Join us in the Facebook Group or on YouTube:
#341 Thomas Moule - The English Counties Delineated; or, A Topographical Description of England. Illustrated by a Map of London, and a Complete Series of County Maps - Volume I. George Virtue, London, 1838, 1st Edition. #ThomasMoule #Cornwall #Topography #LocalHistory #GeorgeVirtue #Maps #Cartography #BookOfTheDay
Want to view something (a map, a book, a manuscript) held at the National Library of Scotland which has not been digitised and put online? Can't physically get there? Use the Library's Virtual Reading Room Service!
These books are a wonderful resource for #LocalHistory and #OnePlaceStudies in England: https://history.ac.uk/research/victoria-county-history
Photo courtesy of VCH London.
Also inspired by #OnePlaceStudies10, @Janealogy is sharing, here on Mastodon, 10 events in the lives of her #OnePlaceStudy people in North Walls and Brims, #Orkney, which took place during the month of September.
This blog post has the first five: https://janealogy.co.uk/blog/oneplace10_1/
We're into Day 5 of #AllAboutThatPlace, with more additions to a feast of #FamilyHistory / #LocalHistory / #OnePlaceStudy talks. Next up is Helen Shields (Sticklepath OPS) as Auntie Kate - not to be missed!
Archives strongroom at Holborn Library in 1965. Photo: © Camden Local Studies and Archives Centre.
The public are being offered a rare opportunity of a guided visit to the London Borough of Camden Archives in Holborn, as part of Libraries Week in October 2023.
On offer is a guided tour of Camden Local Studies and Archives Centre with local history guru and borough archivist Tudor Allen.
The visit will include an opportunity to see behind the scenes in the archives stores and to view some of the treasures of the collection.
The tour lasts one hour with an opportunity to ask questions afterwards.
Libraries Week is an annual showcase and celebration of the best that libraries have to offer. In 2023, Libraries Week takes place between 2 and 8 October.
Guided tour of Camden Archives: 3pm Friday 6 October 2023 at 3pm, Camden Local Studies & Archives Centre, 2nd Floor, Holborn Library, 32-38 Theobalds Road, London WC1X 8PA. Admission Free. Reservation essential. To book your place, email: email@example.com
Every place, every person, has a story—here's a great example of the stories of place and person being intertwined. Just one of many great talks from Day 4 of #AllAboutThatPlace, it's well worth worth 10 minutes of your time.
Woohoo! The #AllAboutThatPlace Facebook Group now has 1700 members. 😀
Come and join the conversation, and watch the #FamilyHistory, #LocalHistory and #OnePlaceStudy talks: https://www.facebook.com/groups/allaboutthatplace/
Another fantastic day of #AllAboutThatPlace, with presentations to broaden our horizons and widen the world of #OnePlaceStudies. We've considered travel, migration, and studying places in a variety of countries. Where will your #OnePlace research take you? 🌍
Day Three of #AllAboutThatPlace is International Day! Talks today focus on travel, migration, and locations outside of the UK.
Facebook Group: https://www.facebook.com/groups/allaboutthatplace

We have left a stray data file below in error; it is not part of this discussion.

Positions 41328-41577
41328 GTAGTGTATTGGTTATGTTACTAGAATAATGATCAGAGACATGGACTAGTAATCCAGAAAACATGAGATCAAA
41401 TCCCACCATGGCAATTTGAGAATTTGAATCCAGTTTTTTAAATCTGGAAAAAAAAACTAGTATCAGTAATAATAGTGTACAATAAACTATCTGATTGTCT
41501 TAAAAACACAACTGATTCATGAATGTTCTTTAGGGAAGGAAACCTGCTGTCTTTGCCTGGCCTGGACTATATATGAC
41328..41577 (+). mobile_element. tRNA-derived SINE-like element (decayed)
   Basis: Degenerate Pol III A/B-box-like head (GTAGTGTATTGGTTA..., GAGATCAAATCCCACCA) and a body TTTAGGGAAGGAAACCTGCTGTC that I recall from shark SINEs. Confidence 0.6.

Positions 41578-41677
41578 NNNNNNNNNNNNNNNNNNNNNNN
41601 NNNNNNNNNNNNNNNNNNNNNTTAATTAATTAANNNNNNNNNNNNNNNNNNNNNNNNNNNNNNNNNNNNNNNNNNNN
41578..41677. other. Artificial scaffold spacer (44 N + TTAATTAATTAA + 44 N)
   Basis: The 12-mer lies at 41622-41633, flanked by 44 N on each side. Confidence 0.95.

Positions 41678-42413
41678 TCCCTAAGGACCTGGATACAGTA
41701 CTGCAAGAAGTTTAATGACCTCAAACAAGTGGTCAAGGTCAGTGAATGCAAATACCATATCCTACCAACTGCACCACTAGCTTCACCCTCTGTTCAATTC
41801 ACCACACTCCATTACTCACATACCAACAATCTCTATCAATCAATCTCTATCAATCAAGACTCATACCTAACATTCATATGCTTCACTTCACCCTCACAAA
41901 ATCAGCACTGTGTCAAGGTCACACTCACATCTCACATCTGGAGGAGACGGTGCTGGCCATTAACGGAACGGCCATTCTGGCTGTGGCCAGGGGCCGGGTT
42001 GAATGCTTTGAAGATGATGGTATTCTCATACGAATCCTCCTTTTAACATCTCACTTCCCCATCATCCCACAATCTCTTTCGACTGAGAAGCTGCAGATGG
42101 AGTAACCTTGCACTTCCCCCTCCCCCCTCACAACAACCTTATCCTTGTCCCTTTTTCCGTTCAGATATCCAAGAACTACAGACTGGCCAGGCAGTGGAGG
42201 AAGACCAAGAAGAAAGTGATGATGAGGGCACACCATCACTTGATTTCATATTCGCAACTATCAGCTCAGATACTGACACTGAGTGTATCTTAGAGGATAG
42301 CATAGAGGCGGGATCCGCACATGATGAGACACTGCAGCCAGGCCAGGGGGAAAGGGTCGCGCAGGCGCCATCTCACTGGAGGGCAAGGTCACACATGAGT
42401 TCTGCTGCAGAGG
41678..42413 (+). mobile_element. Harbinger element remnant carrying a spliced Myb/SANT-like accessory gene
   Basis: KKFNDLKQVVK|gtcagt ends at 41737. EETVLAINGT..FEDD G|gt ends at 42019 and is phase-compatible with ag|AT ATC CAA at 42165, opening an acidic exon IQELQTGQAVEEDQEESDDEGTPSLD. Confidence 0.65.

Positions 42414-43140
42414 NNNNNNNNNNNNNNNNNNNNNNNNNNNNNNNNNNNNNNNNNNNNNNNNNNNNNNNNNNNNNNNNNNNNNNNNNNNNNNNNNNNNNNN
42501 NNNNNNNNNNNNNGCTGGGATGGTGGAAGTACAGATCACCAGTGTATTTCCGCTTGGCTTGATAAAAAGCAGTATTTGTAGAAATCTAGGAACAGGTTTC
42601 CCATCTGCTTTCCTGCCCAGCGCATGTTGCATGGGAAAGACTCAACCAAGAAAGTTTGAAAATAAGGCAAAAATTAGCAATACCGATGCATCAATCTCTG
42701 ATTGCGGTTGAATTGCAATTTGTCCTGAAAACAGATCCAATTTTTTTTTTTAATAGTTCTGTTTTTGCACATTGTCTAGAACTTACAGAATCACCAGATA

On this day in 1722, Grace Connolly MacLoghlin died, reputedly killed by a 'dobhar-chú' water monster. The Journals show a carving of the monster on her gravestone at Conwal, Co. Leitrim: https://bit.ly/macloghlin1722
Learn about the Journals at https://MemsDead.com
#Maps, pictures and more - and using them in conjunction with each other to maximise their value - feature in these #AllAboutThatPlace today, and there's two more to come. #FamilyHistory / #LocalHistory / #OnePlaceStudy heaven!
Day 2 of #AllAboutThatPlace has started—today's theme is Photos, Maps & More.
Watch, and join the conversation, on the event's Facebook Group: https://www.facebook.com/groups/allaboutthatplace
If you missed the talks from Day 1, they're all in this playlist on the Society of Genealogists' YouTube: https://www.youtube.com/playlist?list=PLQkoy8bkE6cBcwxM6GIXFJBVrQV-ORMVJ
My short talk for #AllAboutThatPlace, about @SocOnePlaceStudies, has now been 'broadcast' - if you missed it you can 'catch up' (with that talk or any of the other brilliant bite-sized presentations on #FamilyHistory, #LocalHistory and #OnePlaceStudies) on the event's Facebook page or the Society of Genealgists YouTube.
I'm on again at 7pm (UK time), with "Finding a (micro) focus - an example from Waters Upton" - my first #OnePlaceStudy.
😍 Watching the amazing #AllAboutThatPlace videos accumulating on the Society of Genealogists' YouTube! https://www.youtube.com/@SocietyofGenealogists/videos
All are available for the duration of the event, and some for a while afterwards. You can also find (and chat about) them at the Facebook Group: https://www.facebook.com/groups/allaboutthatplace/learning_content
Some excellent short talks already from #AllAboutThatPlace!
Catch up with everything so far (including a brilliant #OnePlaceStudy talk by George Hall) via the Facebook Group, or if you're not on FB via the Society of Genealogists' YouTube Channel: youtube.com/@SocietyofGenealogists/videos
On now: Cathy Soughton's talk, #Almshouses through the Ages.
A great start to #AllAboutThatPlace! So far we've had an introduction from the team, today's Task Talk, and Mia Bennett's exploration of the issues and considerations when picking a place to study - which she demonstrated by deciding on her very own OPS.